Author Archives: Martin Horejsi

Vernier Turns Up The Pressure with the new Pressure Sensor 400






The new Vernier Pressure Sensor 400 is one small step up in price, but one giant leap in performance. With an exceptional operational temperature range, and secure metal fittings makes the Vernier Pressure Sensor 400 is a serious tool for high school and college experiments in chemistry, biology, physics, and environmental science. The earlier version of […]

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First Look: Hands on with the Pasco Wireless Temperature Sensor






The humble electronic thermometer is often the gateway technology into the world of digital data collection, and Pasco Scientific just made that tech much more affordable. And Bluetooth to boot! Whether measuring thermal motion at -40 degrees C which happens to be about the freezing point of Mercury, to 125 degrees C which happens to be […]

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The iPad Pro: Hands-on Observations






The iPad Pro is, at its core, a larger iPad. Larger screen. Larger speakers (four of them), larger keyboard, larger processor, and larger resolution. But so what? Well, I guess it depends on whether or not you believe in magic! I’ve been with the iPad since the first one back in spring of 2010. The original […]

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The PASCO Bluetooth Spectrometer: Even Isaac Newton would flip over the power of this digital prism!






Simply put, constructivism is a theory of knowledge that argues that humans generate knowledge and meaning from an interaction between their experiences and their ideas. So it follows that nothing is can be more constructivist than exploring the theoretical with real-time tools that measure the invisible. And the PASCO Wireless Spectrometer is just such a tool.     […]

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The Vernier Go Wireless Link: A Bluetooth Broadcaster for your Sensors






Vernier’s new Go Wireless Link is a small but effective solution to expand the scope and reach of over 40 sensors. Using a Bluetooth bridge between sensor and computer or tablet, and a usable range extending up to 30 meters, the Go Wireless Link provided an upgrade to existing sensors and a new frontier in what’s possible in data collection.






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Get Lost in the Magic of Learning with the Celestron Flipview Digital Microscope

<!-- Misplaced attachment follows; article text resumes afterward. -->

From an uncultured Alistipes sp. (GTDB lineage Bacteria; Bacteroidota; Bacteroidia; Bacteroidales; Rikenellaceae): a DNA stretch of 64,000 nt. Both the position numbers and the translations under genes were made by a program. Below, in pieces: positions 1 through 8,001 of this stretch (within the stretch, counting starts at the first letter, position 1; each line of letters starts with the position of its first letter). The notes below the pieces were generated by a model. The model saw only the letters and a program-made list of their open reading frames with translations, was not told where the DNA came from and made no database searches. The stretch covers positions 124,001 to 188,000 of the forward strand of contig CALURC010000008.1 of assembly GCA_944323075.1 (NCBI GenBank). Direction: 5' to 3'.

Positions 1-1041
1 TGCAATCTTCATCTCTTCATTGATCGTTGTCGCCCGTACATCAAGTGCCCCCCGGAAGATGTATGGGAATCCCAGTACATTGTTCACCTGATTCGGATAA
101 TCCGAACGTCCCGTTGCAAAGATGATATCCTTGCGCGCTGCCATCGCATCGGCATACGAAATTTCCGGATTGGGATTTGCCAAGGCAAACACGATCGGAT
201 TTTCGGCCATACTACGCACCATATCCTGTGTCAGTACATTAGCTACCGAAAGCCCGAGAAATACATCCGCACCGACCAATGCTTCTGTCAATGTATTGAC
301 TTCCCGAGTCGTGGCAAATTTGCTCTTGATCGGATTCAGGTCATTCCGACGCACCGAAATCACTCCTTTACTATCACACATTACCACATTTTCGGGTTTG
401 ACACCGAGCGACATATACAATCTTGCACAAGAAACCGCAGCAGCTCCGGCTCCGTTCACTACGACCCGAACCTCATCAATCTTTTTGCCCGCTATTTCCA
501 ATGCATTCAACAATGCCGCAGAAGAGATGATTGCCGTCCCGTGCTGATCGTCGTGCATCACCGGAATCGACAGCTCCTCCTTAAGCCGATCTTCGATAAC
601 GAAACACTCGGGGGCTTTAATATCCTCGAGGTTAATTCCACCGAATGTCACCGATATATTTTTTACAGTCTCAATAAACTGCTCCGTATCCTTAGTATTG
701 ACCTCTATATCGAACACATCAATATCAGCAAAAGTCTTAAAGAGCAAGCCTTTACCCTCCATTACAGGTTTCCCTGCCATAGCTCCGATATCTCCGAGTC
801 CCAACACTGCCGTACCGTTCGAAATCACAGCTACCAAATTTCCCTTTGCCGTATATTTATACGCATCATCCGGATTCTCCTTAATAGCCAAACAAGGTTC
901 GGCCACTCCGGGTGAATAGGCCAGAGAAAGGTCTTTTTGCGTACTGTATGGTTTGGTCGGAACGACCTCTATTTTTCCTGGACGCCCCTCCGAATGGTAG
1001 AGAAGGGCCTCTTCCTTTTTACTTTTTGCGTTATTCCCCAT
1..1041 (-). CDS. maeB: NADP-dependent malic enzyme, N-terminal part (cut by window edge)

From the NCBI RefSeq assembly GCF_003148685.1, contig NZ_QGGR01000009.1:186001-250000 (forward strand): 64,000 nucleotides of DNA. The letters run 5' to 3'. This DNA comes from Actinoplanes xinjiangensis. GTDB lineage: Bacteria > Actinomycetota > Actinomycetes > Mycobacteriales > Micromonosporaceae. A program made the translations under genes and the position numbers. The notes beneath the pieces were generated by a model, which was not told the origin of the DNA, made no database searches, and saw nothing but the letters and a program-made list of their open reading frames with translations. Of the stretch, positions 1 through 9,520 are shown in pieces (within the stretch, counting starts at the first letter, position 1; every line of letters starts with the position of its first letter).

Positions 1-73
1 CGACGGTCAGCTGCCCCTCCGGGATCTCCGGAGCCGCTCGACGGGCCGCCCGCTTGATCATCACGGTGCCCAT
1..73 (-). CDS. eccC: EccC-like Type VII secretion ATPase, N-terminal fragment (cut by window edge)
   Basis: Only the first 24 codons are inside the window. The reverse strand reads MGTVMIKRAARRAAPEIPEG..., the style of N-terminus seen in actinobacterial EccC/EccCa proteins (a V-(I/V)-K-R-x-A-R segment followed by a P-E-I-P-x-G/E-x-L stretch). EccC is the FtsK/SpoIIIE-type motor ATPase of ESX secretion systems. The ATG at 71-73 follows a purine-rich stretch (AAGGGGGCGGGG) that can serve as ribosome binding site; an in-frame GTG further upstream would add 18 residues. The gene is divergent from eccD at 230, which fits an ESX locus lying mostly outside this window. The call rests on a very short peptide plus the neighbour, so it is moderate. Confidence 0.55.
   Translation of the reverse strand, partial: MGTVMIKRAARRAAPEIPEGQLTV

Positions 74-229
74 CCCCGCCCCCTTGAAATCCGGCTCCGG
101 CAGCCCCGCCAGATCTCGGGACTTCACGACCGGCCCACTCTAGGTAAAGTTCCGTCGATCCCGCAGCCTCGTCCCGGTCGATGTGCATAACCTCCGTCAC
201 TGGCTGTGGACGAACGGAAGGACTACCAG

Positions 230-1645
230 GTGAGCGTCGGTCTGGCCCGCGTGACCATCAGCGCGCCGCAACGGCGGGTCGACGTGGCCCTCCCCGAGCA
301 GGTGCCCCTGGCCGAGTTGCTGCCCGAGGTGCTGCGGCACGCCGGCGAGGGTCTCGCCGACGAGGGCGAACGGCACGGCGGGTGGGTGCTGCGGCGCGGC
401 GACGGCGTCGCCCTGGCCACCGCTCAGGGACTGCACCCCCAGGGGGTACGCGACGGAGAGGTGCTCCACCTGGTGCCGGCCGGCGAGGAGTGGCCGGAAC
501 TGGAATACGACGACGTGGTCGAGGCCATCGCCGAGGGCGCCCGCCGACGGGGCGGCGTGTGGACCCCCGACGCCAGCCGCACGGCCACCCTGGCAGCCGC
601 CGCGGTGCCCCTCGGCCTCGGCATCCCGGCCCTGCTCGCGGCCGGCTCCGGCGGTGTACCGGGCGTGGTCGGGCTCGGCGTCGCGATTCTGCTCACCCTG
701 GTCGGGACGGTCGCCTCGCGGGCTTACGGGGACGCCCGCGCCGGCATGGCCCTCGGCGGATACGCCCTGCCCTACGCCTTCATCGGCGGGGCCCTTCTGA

One of the wonderful things about the amazing science education technology available to teachers today is that the tech can disappear—in a good way. The Celestron Flipview digital microscope is one of them. Celestron, as a company can trace its roots back to 1955, but the magic of of optics goes back to the 15th century. […]

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Go Big with Vernier’s Go Wireless pH Sensor

Go Big with Vernier’s Go Wireless pH Sensor  pH, like time and temperature, is a physical characteristic that is tossed around daily in science class but rarely understood on a deeper level. In short, time is a measurement of change; temperature is a measurement of relative motion; and pH is the negative log of the […]

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Fun and Science with the Weatherhawk myMET digital Windmeter






The Weatherhawk myMET Windmeter  Measuring wind speed is just one of the many facets of exploring climate science. Wind, or the natural noticeable movement of air is created and changed by many well-known factors including temperature, barometric pressure, landscape, and time of day among others. The use of a digital anemometer allows students to put […]

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The Pasco Wireless Dissolved Oxygen Probe VS. Winter Water






The power of a Bluetooth-connected Dissolved Oxygen probe is not only from the DO data, but the places the data can be collected, and the ways the data is presented. Over the holidays I took the Pasco wireless DO probe up in the mountains to generate some data and answer some questions. Since my winter/spring lesson plans […]

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The Vernier Motion Encoder System: Motion Encoding Made Personal

cart-n-sensor






The Vernier Motion Encoder System marks a significant shift in the science teacher’s ability to transition between the conceptual, formula-based physics of motion to the “real world” application of those concepts and formulas—and here’s the big news—without the need for disclaimers explaining away anomalous data, inconsistent graphs, and the general background noise of low resolution […]

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